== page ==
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The uncertainties of 2020 have probably left you wondering where business and technology are headed. Answers became clearer during the TSIA Technology Summit, where tech leaders shared the lessons they’ve learned during this unprecedented year. See how their insights could impact your business.
On October 15, I had the pleasure of co-hosting the Technology Summit with John Ragsdale. This event offered three tracks: Revenue Growth, Customer Experience, and Digital Transformation. In this blog, I’m going to share some industry secrets we heard during all the tracks at the event. Based on the presentations that day and the sessions I attended the following week at TSIA Interact, I’m also going to reveal our top technology predictions for 2021.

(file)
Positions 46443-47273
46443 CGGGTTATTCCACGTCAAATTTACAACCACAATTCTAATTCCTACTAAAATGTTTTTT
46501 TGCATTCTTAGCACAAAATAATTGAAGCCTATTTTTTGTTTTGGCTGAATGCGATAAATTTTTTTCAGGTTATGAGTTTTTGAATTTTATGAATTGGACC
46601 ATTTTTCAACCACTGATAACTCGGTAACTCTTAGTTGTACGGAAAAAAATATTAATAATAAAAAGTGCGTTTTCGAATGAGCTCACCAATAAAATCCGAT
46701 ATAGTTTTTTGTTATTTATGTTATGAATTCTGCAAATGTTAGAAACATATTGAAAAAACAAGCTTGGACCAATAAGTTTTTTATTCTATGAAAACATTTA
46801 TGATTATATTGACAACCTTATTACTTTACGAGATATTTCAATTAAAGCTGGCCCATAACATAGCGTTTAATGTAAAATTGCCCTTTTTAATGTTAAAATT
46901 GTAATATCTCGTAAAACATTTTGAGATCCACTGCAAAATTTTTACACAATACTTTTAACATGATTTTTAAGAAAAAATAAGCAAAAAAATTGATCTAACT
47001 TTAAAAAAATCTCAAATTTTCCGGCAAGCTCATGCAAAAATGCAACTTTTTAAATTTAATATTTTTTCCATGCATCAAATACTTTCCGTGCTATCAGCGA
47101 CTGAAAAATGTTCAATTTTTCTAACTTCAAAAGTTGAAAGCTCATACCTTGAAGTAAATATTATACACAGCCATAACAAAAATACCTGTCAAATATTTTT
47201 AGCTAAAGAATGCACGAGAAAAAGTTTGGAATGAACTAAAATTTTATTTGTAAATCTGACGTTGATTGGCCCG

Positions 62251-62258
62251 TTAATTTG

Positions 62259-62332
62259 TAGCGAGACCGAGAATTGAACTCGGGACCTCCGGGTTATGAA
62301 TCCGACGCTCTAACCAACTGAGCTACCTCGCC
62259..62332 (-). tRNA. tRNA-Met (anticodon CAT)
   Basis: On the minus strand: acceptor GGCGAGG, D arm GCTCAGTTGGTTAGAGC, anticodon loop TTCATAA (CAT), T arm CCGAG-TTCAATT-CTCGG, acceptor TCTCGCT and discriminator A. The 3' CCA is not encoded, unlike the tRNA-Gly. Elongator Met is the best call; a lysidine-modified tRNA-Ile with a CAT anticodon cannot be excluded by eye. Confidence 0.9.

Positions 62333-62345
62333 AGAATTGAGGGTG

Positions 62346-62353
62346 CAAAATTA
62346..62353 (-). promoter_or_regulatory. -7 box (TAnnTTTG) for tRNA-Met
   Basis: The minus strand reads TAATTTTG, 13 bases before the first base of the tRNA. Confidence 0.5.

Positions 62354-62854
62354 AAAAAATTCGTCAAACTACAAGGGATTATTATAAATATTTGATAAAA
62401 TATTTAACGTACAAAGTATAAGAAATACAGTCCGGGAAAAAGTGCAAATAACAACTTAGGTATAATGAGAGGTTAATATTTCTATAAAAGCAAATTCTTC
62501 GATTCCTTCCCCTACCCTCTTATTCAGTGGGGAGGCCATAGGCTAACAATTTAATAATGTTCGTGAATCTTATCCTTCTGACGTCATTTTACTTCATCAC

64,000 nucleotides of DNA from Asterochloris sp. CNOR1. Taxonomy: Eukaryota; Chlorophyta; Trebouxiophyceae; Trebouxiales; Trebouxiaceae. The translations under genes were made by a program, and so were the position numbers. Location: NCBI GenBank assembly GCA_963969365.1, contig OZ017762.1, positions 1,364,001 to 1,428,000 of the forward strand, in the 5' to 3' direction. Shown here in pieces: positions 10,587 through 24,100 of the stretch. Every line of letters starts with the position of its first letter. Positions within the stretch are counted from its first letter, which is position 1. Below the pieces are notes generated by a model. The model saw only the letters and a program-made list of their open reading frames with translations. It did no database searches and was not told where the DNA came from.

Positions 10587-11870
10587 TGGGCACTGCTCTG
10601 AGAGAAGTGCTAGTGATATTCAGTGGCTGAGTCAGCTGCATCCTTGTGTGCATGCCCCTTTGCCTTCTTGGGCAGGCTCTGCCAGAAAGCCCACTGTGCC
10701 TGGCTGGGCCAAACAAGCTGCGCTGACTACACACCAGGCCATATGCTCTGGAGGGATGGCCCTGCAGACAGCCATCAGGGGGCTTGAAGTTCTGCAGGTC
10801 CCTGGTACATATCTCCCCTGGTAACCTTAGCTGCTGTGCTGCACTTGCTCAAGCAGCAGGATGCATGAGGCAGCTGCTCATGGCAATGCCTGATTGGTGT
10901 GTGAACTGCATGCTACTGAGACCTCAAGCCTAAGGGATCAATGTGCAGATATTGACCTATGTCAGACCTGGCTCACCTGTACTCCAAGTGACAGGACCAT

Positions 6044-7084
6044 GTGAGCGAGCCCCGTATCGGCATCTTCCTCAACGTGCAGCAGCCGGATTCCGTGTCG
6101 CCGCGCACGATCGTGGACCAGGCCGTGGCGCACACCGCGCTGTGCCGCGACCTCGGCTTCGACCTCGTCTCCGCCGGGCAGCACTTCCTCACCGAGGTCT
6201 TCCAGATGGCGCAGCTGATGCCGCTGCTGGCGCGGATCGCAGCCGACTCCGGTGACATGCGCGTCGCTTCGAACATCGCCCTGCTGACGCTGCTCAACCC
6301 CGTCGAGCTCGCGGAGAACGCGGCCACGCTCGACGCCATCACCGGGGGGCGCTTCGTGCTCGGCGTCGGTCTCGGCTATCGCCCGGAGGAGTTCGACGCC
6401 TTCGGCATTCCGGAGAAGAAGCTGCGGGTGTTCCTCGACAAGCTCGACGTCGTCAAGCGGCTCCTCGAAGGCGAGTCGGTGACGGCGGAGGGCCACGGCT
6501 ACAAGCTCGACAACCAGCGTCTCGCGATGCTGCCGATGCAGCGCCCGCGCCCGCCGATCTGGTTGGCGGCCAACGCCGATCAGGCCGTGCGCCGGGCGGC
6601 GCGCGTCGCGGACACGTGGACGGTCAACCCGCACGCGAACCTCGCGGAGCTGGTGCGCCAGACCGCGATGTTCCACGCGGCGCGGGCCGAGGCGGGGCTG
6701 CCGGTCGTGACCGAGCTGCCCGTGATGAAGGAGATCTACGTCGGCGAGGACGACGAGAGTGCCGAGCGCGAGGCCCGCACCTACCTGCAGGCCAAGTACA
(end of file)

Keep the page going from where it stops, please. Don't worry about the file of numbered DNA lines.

Before I get started, hopefully you’ve already had the chance to participate in our 2020 Technology Stack Surveys. In case you haven’t, you can find the links here. John and I, alongside our analytics team, are working on validating the results, and will send the data to all participants.
Now for the data: 2020’s biggest shocker for us (aside from COVID-19) was technology spending. Nearly every category across the tech surveys for technical support, professional services, customer training, customer success, sales, and product management, showed year-over-year growth. In some areas the growth was dramatic.
It seems companies finally realized during the pandemic that their infrastructure wasn’t as scalable as expected. Additional investments are necessary to better equip remote workers, foster seamless customer experiences, and deliver virtual projects.